Mental health effects of street drugs and alcohol

Explains the mental health effects of street drugs, what might happen if you use street drugs and also have a mental health problem, and suggestions for where you might find support.

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Posted on 07/10/2013

About street drugs

This information is for anyone who wants to know about the effects of street drugs on mental health, including anyone who takes them or has dual diagnosis. It explains how taking street drugs can affect your mental health, and how different types of street drugs can affect your mental health in different ways. It explains different options for help and treatment, and includes information for family and friends.

What are street drugs?

Street drugs are substances people take to give themselves a pleasurable experience, or to help them feel better if they are having a bad time, or simply because their friends are using them. They include heroin, cocaine, cannabis, alcohol and some prescribed medicines.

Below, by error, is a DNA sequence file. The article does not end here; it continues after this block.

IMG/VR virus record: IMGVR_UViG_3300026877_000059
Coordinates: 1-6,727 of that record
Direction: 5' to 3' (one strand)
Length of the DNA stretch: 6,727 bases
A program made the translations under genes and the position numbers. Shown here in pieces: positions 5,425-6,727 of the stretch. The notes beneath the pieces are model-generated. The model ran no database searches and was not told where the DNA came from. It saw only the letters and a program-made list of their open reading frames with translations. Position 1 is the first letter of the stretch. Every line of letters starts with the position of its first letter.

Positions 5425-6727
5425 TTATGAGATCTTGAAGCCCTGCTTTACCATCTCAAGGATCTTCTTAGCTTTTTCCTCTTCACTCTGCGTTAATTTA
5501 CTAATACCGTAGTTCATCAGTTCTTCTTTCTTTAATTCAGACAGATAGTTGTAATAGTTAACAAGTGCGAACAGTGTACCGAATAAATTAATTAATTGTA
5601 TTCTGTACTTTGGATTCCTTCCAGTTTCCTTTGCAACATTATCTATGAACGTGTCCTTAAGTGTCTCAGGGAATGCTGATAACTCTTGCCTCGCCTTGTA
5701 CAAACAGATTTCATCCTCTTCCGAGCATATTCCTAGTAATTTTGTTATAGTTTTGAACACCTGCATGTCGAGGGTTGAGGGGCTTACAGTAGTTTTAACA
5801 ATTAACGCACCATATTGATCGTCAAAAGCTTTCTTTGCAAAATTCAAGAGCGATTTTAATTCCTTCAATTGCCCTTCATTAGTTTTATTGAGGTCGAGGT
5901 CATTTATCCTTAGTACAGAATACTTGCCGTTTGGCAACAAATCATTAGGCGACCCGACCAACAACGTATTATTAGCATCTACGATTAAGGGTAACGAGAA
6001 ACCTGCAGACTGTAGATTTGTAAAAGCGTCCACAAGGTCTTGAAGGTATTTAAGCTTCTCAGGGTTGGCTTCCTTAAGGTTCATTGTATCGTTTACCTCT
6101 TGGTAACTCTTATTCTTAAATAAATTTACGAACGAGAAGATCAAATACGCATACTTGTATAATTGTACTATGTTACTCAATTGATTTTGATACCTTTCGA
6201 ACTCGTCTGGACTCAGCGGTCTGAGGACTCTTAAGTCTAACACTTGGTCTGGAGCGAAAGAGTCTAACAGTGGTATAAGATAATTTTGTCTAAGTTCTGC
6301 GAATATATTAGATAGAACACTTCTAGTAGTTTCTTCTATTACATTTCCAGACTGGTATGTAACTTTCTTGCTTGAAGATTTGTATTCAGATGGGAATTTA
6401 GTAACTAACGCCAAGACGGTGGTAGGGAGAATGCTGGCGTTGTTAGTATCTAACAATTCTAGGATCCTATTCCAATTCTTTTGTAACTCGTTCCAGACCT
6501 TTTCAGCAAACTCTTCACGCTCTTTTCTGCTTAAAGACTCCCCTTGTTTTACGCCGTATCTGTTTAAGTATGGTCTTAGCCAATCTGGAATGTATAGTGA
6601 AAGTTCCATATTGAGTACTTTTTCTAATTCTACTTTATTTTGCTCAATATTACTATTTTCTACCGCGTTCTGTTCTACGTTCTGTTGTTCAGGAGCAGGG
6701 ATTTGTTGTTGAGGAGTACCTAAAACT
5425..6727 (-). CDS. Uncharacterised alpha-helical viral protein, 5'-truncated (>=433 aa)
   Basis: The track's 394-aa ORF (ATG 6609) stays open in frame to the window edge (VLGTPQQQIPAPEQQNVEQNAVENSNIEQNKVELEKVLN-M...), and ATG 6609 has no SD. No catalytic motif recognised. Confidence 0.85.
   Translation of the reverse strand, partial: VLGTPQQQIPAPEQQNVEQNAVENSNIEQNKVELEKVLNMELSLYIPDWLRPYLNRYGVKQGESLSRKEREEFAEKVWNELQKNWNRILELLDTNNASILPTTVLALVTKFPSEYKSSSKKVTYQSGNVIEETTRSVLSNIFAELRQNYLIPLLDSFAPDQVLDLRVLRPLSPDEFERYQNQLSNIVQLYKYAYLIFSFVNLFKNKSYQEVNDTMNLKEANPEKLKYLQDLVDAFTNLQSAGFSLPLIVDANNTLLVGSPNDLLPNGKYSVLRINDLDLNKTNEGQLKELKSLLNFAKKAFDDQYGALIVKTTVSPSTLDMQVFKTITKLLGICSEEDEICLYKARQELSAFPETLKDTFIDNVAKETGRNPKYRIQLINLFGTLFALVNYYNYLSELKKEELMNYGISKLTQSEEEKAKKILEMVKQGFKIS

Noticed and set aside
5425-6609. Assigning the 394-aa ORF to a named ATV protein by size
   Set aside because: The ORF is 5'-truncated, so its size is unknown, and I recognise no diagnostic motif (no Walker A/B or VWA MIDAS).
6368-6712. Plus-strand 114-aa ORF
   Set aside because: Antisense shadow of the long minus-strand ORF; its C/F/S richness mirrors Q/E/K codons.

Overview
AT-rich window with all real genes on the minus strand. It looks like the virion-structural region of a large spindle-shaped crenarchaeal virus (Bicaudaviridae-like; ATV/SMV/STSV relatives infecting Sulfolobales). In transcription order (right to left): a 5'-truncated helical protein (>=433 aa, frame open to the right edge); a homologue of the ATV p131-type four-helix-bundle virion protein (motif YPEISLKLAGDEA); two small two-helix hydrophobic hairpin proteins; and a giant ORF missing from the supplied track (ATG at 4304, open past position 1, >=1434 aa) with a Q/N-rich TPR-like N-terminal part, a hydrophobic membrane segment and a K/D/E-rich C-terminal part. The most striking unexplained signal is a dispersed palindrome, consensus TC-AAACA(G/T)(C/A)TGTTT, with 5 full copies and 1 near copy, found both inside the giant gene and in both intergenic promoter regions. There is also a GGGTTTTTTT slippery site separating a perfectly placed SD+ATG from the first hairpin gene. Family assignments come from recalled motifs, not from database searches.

Street drugs may be:

  • legal – such as caffeine, nicotine and alcohol.
  • illegal – this means it is against the law to have them or supply them to other people. Most street drugs are illegal.
  • controlled – these are drugs used in medicine, such as benzodiazepines. It is legal to take controlled drugs if a doctor has given you a prescription for them, but it is illegal to have them if not. It is also illegal to give or sell them to anyone else.

The way street drugs are legally classified does not reflect how harmful they are to your mental health. Illegal, controlled and legal drugs can all have a negative impact on you, whatever class (A, B or C) they are given.


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